Cape Town Among The World’s Cheapest Beer Cities In 2016


According to the group, beer prices for 2016 have changed for multiple reasons, including currency exchange rate fluctuations, domestic inflation and deflation, manufacturers and retailers changing their prices, and changes in domestic tax rates.

European ticketing and travel comparison site, GoEuro, has compiled its annual Beer Price Index, showing which global cities give you the most beer for your buck in 2016.

The index combines data from 70 cities from around the world – including South Africa – and compares the average price of local beers between bars and shops, as well as comparing yearly average purchasing and consumption.

Notably, South African beer (represented by Cape Town) has become significantly cheaper – moving from the world’s 12th cheapest, to the 3rd cheapest.

The prices for the beers were calculated using the average price of local and imported 330ml draught beers at several major hotel chains and stores in each city, not taking purchasing power into account.

World’s cheapest beer cities

World’s most expensive beer cities

City Country Average price (Supermarket) Average price (Bar) Overall Average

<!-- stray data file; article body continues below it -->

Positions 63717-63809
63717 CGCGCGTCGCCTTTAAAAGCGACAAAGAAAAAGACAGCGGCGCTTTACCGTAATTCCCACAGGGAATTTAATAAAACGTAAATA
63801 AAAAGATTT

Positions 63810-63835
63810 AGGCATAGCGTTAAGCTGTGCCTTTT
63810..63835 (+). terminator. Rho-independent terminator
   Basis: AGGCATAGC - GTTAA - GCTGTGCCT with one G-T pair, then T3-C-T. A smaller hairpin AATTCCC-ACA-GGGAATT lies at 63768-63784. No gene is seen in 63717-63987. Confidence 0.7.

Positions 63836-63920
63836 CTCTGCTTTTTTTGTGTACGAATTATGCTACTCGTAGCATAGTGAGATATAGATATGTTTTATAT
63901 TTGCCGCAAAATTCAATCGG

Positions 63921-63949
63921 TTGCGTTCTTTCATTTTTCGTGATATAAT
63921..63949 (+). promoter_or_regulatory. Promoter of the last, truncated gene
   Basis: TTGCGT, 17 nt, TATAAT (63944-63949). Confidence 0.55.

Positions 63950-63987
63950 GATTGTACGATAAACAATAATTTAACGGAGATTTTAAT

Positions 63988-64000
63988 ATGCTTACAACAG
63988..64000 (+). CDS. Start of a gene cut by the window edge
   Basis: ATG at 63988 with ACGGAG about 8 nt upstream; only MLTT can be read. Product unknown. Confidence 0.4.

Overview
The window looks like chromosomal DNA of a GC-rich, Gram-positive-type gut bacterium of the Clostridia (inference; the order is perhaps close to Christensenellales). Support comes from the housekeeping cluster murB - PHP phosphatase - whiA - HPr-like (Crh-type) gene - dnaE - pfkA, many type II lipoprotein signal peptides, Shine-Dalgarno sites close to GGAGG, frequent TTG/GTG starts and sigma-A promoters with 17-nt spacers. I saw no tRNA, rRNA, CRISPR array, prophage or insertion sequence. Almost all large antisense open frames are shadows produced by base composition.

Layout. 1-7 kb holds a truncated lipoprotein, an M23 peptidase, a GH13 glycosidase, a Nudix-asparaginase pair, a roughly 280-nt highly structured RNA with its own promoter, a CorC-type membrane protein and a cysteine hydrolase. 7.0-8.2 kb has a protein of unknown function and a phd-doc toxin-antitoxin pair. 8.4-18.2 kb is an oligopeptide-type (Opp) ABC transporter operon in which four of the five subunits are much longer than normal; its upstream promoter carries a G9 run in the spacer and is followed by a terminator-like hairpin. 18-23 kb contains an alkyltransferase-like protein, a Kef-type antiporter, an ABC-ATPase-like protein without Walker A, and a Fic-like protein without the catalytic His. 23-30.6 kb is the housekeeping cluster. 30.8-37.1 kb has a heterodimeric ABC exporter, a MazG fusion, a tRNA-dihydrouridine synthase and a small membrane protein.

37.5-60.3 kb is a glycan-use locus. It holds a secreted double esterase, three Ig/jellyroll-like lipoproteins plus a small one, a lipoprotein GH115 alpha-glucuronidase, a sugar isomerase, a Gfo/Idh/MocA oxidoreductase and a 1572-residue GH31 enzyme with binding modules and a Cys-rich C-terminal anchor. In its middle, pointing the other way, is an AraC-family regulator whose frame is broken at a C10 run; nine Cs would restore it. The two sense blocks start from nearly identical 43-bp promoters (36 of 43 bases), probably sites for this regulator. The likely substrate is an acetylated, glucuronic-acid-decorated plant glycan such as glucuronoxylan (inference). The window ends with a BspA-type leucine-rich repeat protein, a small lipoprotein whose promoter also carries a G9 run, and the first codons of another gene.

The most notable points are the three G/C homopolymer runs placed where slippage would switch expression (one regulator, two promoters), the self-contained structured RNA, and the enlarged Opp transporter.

Lausanne Switzerland $1.42 $17.60 $9.51
Hong Kong Hong Kong $1.37 $11.08 $6.22
Singapore Singapore $2.16 $9.33 $5.75
Zurich Switzerland $1.35 $10.03 $5.69
Oslo Norway $2.54 $8.59 $5.57
Tokyo Japan $2.30 $8.66 $5.48
Paris France $0.75 $10.08 $5.41
Abu Dhabi UAE $1.35 $9.37 $5.36
New York USA $1.49 $9.22 $5.36
Tel Aviv Israel $1.40 $9.12 $5.26

While not listed among the 70 cities covered by GoEuro, Johannesburg is even cheaper than Cape Town for alcohol purchases, according to another global measure.

In the 2016 Deutsche Bank world prices report, the financial group showed that Joburg and Cape Town are some the cheapest cities in the world for foreigners trading in dollars – particularly when it came to alcohol purchases.

Both Joburg and Cape Town ranked in the top 5 cheapest cities for “sins” (drinking and smoking) – coming in second and third cheapest, respectively.

According to a World Health Organization report on alcohol consumption, beer is the alcohol of choice in South Africa, with 48% of the drinking population favouring the beverage over wine (18%) and spirits (17%).

South Africa is also one of the world’s biggest drinking nations, and certainly the biggest in Africa, where the average alcohol consumption is almost double the WHO African region average.


Source: Business Tech

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